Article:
Give this question some deep thought. As you do, keep this in mind: apart from the science of DNA, children FEEL themselves as 50% of you and 50% of your spouse. So if you engage in a divorce war with your spouse, your children will feel that you are at war with them too in some ways. It can be a difficult emotion for your children to reconcile. In their sweet little minds, they cannot understand why the two people who chose to bring them into this world would be so angry or mean toward each other. And if you think you are hiding it from them, you’re not. They live with you. They see it and they know it.
A Collaborative Divorce is one way to avoid the war of a nasty courtroom divorce and the long-lasting negative impact that can have on your children (and you). With a Collaborative Divorce, a parenting coach will help the two of you put the negative emotions aside so that you can work out a schedule with your children that works best for all of you. A Financial Professional will help both of you understand your financial picture and how you can divide it in a way that supports both of you with the least amount of destruction to your overall financial estate. Together with your attorneys, they will help you to reach an agreement that will minimize the negative change for your children, keeping their world as constant as possible.
Finally, once your agreements have been reached and your divorce decree has been signed by the judge, consider what your children would say if they read that decree. The reality is that one day, they most likely will read it. Legal documents are public records and if they want to read it, one day they will. You might even keep a copy in a box that they uncover in the future. What do you want them to read, particularly about themselves in your divorce decree? In a decree from a courtroom divorce, they will read that they were part of a “Possession and Access Schedule” and maybe that one parent had a “Standard Possession Order.” Yes, that’s right – your children could be possessions to be accessed by their parents. But with a Collaborative Divorce, you and your spouse work out a Parenting Time Schedule for your children. Your children are not possessions or pawns, but rather the focus of your attention as parents. The language of your decree will reflect that you worked together as parents to provide a loving and stable life for them, not two people trading possessions back and forth on the weekends.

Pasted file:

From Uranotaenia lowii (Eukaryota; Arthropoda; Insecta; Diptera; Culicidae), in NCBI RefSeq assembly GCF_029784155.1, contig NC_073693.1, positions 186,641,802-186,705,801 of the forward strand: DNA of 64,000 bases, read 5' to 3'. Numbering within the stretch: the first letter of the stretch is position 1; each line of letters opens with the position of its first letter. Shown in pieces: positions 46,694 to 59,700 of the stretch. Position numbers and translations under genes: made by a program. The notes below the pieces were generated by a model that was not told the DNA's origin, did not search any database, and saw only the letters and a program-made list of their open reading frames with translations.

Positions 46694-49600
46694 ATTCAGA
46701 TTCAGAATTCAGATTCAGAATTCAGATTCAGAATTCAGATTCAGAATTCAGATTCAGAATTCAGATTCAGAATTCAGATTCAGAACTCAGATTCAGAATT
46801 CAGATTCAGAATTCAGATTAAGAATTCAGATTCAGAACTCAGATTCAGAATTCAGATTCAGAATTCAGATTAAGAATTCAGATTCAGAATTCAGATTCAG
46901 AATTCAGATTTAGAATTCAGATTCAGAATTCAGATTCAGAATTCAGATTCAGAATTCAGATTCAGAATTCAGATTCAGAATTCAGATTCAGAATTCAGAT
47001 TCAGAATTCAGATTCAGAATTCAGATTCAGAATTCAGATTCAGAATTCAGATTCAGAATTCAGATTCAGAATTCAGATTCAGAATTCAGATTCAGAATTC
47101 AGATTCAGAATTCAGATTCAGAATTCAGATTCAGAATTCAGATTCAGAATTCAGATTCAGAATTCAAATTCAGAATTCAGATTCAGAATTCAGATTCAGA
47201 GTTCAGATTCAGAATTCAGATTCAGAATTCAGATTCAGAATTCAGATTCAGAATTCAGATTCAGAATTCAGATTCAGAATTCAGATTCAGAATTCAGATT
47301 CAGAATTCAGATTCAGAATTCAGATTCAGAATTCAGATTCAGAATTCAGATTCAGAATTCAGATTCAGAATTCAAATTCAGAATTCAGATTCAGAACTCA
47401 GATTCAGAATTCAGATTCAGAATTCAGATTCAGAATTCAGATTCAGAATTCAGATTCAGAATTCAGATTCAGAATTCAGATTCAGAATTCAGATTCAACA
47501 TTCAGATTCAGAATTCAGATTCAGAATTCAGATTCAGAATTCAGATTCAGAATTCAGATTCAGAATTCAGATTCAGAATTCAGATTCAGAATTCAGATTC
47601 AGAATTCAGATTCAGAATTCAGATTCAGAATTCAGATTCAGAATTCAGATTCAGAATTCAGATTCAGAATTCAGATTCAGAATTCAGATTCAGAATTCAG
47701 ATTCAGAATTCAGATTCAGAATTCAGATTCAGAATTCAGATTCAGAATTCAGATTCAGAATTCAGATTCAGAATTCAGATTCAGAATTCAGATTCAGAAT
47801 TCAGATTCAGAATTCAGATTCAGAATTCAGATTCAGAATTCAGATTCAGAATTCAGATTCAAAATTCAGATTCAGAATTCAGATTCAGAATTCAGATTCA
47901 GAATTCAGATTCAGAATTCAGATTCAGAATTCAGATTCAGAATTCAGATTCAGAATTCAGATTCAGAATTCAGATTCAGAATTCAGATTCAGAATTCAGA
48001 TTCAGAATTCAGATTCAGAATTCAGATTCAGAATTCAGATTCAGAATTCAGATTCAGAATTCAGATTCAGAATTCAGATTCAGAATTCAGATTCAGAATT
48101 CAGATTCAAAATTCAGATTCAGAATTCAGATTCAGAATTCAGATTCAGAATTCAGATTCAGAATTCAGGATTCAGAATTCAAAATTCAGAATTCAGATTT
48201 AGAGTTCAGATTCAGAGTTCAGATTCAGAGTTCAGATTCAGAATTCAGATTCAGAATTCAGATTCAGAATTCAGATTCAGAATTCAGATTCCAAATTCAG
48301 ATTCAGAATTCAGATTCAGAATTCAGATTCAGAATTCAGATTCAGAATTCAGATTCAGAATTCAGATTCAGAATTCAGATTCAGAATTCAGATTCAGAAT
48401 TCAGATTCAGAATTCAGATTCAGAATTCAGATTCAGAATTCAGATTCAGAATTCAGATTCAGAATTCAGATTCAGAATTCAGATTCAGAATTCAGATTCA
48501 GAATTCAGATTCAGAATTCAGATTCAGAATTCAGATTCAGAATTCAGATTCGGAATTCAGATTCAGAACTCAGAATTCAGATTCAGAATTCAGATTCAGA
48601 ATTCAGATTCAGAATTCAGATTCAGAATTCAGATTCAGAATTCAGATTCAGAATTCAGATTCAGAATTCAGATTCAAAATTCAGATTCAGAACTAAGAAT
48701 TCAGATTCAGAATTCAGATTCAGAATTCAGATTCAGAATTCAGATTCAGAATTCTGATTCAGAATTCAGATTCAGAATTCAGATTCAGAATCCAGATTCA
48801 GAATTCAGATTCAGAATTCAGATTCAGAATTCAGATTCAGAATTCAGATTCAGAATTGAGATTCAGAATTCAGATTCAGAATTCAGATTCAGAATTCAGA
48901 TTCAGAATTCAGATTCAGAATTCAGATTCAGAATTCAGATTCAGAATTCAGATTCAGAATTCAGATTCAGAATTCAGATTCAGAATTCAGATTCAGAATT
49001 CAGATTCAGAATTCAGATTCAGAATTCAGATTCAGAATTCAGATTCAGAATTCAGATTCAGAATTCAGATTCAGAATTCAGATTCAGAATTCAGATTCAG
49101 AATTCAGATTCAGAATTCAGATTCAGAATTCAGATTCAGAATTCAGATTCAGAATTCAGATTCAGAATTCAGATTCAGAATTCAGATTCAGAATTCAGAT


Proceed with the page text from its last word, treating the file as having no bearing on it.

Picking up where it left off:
Every person I have met in the middle of a divorce says that their children are the most important thing in the world to them. They say they want their children to be happy and well-adjusted coming out of the divorce. If that’s true for you – and I suspect it is – then I challenge you to truly put them first. They didn’t ask for this divorce and they would do anything to keep it from happening. But you can make it easier on them. You can choose to work with your soon to be ex-spouse so that your children see mutual respect and care. Or you can go the scorched earth route, but if you do, know that you just put your children at the bottom of your priority list.
Rhonda Cleaves is a divorce attorney in Plano, Texas (Collin County) who focuses her practice on Collaborative Divorce. You can go to this page to learn more about how the Collaborative Divorce process works.